This House is Haunted by John Boyne

I don’t often read ghost stories but I do love John Boyne. Having recently read A History of Loneliness, I was keen to read more by him and happened upon this ghost story as something a bit different to my regular literary fodder.

Eliza Caine is a schoolteacher in London who decides, quite impulsively, when her life changes quite radically, to become a governess in Norfolk to the Westerley children, Isabella and Eustace. There have been many governesses before her although she does not know this when she takes the appointment but she soon discovers that, along with her and the children, there is a malevolent presence in the house who wishes her harm.

The narrative is told in the first person and Eliza guides us through her life at Gaudlin Hall. The way that the tale unfolds is in drips: Boyne is careful not to tell you everything at once as the suspenseful nature of the ghost story would be lost. Her charges, Isabella and Eustace are intelligent children and when Eliza discovers them in the house alone, she immediately sets out to provide them with good care. With no sign of parents, it would appear that they are the sole occupants, although exactly what or whom is in there with them is what is revealed as the story goes on.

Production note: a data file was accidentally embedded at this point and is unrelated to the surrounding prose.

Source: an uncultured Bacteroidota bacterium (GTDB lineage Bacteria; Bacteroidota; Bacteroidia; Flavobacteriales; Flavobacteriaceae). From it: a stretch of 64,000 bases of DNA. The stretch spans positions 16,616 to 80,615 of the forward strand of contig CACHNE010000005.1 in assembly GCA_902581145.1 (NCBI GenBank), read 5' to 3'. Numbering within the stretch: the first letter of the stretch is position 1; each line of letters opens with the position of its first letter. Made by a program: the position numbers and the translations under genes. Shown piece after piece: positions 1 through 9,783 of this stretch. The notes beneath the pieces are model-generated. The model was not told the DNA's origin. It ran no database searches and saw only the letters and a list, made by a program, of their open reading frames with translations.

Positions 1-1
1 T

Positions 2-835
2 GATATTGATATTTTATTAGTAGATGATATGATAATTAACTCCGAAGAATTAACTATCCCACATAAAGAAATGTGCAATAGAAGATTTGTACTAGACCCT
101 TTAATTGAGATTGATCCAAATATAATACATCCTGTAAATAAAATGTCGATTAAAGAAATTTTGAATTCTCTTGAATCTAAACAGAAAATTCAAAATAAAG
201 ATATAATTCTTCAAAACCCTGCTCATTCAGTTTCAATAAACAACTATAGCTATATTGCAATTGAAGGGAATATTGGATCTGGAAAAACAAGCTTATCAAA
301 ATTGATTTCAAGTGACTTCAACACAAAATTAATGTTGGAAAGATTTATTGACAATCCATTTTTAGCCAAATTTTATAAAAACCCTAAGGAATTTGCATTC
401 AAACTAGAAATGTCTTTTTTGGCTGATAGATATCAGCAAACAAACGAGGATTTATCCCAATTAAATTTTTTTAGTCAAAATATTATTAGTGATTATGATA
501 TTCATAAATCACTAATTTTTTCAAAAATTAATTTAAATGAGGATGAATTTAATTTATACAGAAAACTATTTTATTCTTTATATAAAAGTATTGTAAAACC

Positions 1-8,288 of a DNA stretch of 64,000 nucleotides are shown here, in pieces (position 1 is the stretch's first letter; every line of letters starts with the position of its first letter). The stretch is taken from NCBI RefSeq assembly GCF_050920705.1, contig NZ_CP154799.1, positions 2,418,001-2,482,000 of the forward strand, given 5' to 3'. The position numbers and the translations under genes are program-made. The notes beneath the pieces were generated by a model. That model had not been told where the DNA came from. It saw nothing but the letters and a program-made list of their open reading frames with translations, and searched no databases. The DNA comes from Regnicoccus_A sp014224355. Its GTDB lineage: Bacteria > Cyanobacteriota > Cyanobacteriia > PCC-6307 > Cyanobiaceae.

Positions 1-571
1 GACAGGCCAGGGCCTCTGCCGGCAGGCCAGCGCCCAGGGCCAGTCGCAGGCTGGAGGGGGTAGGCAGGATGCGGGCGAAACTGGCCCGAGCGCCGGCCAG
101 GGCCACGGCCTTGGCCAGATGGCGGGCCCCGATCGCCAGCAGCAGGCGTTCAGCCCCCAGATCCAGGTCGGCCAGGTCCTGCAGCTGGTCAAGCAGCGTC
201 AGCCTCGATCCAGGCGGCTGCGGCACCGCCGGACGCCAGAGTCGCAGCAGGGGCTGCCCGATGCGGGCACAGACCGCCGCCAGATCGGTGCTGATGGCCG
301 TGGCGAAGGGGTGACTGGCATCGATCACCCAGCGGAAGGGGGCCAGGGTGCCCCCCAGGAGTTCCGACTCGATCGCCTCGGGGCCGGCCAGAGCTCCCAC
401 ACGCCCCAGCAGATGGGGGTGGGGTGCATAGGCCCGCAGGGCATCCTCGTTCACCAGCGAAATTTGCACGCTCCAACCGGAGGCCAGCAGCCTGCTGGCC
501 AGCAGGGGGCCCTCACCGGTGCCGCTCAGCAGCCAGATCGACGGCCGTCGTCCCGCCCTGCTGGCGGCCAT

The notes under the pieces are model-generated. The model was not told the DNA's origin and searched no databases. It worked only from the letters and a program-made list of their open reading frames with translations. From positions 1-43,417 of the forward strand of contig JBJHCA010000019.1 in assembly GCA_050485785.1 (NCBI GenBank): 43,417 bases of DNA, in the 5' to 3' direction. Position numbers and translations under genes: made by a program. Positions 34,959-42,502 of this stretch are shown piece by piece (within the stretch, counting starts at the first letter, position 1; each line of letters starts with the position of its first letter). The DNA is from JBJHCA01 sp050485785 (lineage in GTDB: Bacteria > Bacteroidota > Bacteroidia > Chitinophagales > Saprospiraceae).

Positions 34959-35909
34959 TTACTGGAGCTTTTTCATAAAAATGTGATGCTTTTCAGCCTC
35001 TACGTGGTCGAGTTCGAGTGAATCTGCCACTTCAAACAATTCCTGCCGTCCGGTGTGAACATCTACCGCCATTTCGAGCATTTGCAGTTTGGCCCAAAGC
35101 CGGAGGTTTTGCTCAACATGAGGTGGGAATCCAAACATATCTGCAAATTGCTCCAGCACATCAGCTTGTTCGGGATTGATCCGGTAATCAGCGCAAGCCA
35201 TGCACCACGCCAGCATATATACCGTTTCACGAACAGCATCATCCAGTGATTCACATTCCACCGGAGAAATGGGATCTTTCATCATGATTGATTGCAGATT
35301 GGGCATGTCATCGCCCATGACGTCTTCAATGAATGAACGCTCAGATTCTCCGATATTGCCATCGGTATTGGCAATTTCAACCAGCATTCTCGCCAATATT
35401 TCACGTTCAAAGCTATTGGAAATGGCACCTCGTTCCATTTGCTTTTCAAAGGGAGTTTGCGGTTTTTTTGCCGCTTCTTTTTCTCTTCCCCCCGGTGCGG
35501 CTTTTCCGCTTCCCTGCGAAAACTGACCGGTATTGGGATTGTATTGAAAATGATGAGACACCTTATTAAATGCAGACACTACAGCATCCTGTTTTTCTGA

There are very few supporting characters. In her pursuit of answers, Eliza Caine meets with Hinkley, the coachman, Mr Raisin, the solicitor in charge of the estate and Mrs Livermore, the housekeeper, but mainly, we are inside Eliza’s head and the extent of her fear is palpable as she relates her day-to-day existence. Despite the threat to her safety, Eliza is a strong character and I liked this about her. She is determined to find the truth, even to the point of making others uncomfortable but she is also keen to help the children and has an especial fondness for Eustace.

Boyne’s narrative twists and turns with surprises and reveals that propel the plot to its satisfying but not wholly surprising conclusion, although I did like the way that it ended and felt it was fitting for the book.

Boyne continues to impress and I will continue to seek out his books to read.

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